It popped into my mind that perhaps the availability of the executable was triggered by the download of a PDF. Wrong, but close. After a few frustrating minutes I remembered the exploits from June using a HTTP POST to tell the server what vulnerability to try. Now in August the probing JavaScript contained the values of each malicious file. (I assume the author wanted a smaller footprint by eliminating POST traffic.) What if the POST served as a 'registration' of a victim? Once the server sees a POST it knows it has an infection candidate. Here in August the same 'registration' was taking place by recording a secondary request (for the PDF/Jar/Flash) object. Bingo! The executable download triggered by the shellcode only works if the host (IP let's say) first visits the probing page and downloads a respective malicious object.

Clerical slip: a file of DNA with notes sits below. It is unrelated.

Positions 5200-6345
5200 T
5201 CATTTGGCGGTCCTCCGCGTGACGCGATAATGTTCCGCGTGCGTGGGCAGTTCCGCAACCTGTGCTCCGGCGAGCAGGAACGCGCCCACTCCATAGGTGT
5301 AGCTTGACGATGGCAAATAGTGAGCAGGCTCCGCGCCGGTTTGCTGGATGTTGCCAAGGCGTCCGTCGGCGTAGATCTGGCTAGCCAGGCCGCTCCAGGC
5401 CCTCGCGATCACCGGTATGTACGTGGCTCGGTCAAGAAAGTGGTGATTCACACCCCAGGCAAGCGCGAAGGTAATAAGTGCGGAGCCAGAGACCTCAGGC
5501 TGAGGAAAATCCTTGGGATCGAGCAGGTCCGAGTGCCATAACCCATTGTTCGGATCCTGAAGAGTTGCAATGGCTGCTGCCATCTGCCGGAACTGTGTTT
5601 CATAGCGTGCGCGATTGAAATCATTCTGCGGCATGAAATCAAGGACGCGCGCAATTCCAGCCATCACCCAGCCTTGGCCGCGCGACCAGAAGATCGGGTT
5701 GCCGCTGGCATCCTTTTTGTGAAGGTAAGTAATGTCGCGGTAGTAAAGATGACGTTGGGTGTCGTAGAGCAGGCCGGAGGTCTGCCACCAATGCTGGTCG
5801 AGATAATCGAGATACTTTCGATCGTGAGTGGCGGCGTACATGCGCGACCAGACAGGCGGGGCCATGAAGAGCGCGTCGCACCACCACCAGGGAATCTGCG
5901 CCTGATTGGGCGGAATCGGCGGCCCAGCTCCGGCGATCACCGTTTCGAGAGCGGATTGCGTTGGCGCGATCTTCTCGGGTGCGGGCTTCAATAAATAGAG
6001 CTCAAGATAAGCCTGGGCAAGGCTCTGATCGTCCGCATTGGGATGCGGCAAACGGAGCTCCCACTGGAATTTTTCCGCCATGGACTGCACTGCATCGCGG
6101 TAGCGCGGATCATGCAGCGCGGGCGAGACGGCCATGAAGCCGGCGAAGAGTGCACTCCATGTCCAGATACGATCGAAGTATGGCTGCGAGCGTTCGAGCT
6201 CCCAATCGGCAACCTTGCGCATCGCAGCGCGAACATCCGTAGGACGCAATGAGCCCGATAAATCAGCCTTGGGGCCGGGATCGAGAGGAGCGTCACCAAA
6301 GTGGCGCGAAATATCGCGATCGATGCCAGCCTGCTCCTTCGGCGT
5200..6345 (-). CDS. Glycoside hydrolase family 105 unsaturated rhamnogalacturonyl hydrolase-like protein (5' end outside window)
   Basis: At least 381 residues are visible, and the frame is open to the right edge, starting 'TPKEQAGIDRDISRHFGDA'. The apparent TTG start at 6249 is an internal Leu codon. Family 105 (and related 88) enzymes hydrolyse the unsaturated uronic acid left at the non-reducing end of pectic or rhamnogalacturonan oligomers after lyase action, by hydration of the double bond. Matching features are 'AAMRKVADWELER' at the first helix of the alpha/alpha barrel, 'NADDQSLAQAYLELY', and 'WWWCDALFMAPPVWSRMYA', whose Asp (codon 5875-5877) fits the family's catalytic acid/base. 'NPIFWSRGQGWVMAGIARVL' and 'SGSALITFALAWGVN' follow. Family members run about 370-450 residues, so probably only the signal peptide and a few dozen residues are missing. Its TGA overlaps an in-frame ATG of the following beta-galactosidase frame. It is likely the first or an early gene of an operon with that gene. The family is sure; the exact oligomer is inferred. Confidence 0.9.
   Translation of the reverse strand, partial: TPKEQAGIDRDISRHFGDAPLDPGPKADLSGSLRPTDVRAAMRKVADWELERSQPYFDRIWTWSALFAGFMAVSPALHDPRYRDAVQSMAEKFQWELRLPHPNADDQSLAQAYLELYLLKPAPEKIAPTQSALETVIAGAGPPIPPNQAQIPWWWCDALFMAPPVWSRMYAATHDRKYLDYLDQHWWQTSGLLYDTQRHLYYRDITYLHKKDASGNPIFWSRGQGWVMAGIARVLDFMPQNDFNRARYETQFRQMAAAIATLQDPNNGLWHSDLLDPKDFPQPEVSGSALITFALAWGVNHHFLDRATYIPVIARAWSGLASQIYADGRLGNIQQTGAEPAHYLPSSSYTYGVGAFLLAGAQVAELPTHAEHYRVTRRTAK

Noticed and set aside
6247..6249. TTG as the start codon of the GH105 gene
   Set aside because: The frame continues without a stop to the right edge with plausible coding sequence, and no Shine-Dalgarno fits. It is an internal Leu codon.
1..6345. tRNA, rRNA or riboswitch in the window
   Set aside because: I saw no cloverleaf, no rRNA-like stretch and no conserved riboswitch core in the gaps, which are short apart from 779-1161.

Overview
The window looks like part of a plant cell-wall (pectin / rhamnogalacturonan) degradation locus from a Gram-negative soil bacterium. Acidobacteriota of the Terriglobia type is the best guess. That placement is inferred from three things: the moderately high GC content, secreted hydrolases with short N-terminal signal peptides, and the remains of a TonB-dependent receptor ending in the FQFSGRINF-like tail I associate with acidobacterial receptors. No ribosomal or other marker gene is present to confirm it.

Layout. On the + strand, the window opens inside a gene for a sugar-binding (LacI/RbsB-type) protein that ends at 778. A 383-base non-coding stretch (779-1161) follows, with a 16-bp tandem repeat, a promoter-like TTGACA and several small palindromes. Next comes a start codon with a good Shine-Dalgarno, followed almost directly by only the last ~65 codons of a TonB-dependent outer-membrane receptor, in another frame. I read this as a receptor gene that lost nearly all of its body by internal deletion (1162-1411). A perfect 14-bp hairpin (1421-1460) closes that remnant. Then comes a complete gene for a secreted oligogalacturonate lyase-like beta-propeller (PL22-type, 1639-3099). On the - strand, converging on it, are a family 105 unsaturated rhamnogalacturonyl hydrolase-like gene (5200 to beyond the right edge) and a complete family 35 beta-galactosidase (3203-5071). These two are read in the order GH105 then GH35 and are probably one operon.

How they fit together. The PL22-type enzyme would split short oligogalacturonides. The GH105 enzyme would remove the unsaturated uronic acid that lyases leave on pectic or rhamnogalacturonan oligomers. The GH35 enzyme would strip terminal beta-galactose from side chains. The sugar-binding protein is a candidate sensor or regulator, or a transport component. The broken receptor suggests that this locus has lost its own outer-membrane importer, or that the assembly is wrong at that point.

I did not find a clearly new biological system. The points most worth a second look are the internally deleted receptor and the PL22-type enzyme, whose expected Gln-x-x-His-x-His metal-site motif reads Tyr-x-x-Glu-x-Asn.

Being a Newbie Analyst is Frustrating

Figure 2: Download File in IDA ProMy vigor sank when I opened the download and saw it was packed. I was expecting it, since the shellcode also changed this month to include obfuscation. Yet I wanted to try decompiling since I like C much more than X86 Assembly, too bad. PEiD gave a 'Packed' guess based off of high entropy as well. The entry point in the PE header givens 1111 which contains a bit of code (Figure 2) but immediately trickles into User32.DLL by calling EnumDisplayMonitors at 1147 which calls 114E. This is non-obvious in IDA but a few steps in Olly 1.10 do the trick. This moves 7FFE0300 into EDX (ntdll.KiFastSystemCall) with a stack of:

  1. 12FEEC) Return to malware.<EP>+35 from 116C
  2. 12FEF0) 0
  3. 12FEF4) 0
  4. 12FEF8) malware.114E